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Dec.2004 - At some point I thought the 'BROWSER WARS' were over, but now I think they have just gone underground ;=(( The media has perhaps got sick of trying to explain this quite technical question. But it is certainly still going on, in a very real way.
This motion, some call it animation, of the saucer image is achieved in java script by directly manipulating the position of the image object in the DOM document. The trouble comes when you have to get a 'reference' to this object. In this particular case the 'moving' object is initialised by the code lines -
"position:absolute; visibility:visible;left:0px; top:0px; z-index:-1"
<font color= "#FF0000" ><img src="alien.gif" border="0" width="50" height="50" alt="alien.gif image" ></font>
This should place the GIF image up, in the top left of the window. That is at (x,y) 0,0, and it has an ID of "picid". Later, to move the image, this 'object' must be addressed, but how to get a 'reference' to the object, in a cross-browser way? Only then can you dynamically, through a timer call back, alter its position in the window.
If it is NOT visible in the first place, and/or does not move, then GET ANOTHER BROWSER. You are missing some of the excitement, and developments on the web ;=)) There are quite a few 'free' browsers, not including those that are 'bundled' with the operating system, like Windows, with Internet Explorer, and MSN Explorer.
Typing browser into a Yahoo search recently yielded over 100 million hits. One of the early finds is an 'advocacy' type group at www.anybrowser.org/campaign , with their logo ... I certainly agree with a lot that I have read there ... check it out.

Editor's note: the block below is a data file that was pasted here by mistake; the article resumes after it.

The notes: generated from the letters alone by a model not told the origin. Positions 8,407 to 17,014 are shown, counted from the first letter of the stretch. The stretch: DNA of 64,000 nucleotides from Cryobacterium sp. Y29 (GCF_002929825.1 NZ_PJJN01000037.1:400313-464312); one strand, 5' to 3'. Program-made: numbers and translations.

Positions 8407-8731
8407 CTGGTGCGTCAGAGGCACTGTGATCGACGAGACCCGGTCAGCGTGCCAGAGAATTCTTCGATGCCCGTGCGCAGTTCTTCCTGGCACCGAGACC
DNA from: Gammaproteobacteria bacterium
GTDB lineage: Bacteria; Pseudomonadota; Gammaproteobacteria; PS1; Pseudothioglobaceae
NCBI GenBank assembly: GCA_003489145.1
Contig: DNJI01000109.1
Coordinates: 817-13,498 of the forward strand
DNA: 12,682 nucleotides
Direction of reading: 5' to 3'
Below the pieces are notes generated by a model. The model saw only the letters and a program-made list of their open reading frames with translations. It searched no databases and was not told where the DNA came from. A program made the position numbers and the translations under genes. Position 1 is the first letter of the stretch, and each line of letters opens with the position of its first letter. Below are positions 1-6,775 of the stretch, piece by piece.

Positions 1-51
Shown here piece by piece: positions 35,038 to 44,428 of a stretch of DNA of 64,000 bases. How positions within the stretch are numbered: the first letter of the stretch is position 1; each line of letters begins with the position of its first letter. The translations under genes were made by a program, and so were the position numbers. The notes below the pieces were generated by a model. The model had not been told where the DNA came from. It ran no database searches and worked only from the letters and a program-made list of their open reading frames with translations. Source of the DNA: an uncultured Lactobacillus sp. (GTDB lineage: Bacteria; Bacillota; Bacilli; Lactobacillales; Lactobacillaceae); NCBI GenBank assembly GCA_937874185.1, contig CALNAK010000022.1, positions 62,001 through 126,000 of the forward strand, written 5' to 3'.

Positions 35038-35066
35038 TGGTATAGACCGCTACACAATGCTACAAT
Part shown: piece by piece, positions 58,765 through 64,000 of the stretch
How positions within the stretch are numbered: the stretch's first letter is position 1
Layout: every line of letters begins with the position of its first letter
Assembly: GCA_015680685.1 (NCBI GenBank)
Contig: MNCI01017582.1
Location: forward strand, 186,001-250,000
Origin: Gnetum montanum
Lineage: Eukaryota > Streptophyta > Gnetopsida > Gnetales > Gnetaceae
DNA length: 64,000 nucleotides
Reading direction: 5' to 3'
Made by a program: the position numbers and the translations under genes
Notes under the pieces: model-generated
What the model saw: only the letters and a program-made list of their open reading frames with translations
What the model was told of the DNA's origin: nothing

Some browser downloads can be had from www.opera.com , www.mozilla.org , www.netscape.com , ... , actually a great list is/was available at http://webstandards.org/upgrade/ , namely :-
If you are a windows user, then try the free Mozilla Firefox, where 'Favourites' become 'Bookmarks' in MAC terminology. You gain some understanding of what your friends with a MAC see. If you feel like trying something a little 'different', try - www.crazybrowser.com - a freeware web browser, with an interesting tabbed window approach. Under the hood, I think it is Microsoft Internet Explorer technology, but it stretches the GUI in certain ways ...
The 'big' portal type 'providers', like AOL and MSN also tend to have their own browser as part of their software suite, and often they blur the difference between a 'browser' and 'email client' functions ... sort of, as you click on a 'link' in the email you are reading, the contents of that window 'change' to display the contents of the URL ... This is all to do with the 'container' functions ...
So, in the present WWW, where W3C is still pressing for the whole world to agree, conform, and comply with a global Document Object Model (DOM), browsing, is a mixed bag. And, of course, this whole discussion depends on your definition of a 'browser' ... while it has had the simple meaning of a book worm, crawling over page after page, in the local library, for a long time, the web lexical context is very new.
You may note that 2004 is the 10th anniversary of the founding of the World Wide Web Consortium, and next year will be the 10th anniversary of my web presence. Only this year I closed my original CompuServe site, in their 'ourworld' server, in preference to this domain hosted site, so I have followed through it all ... and enjoyed it all ...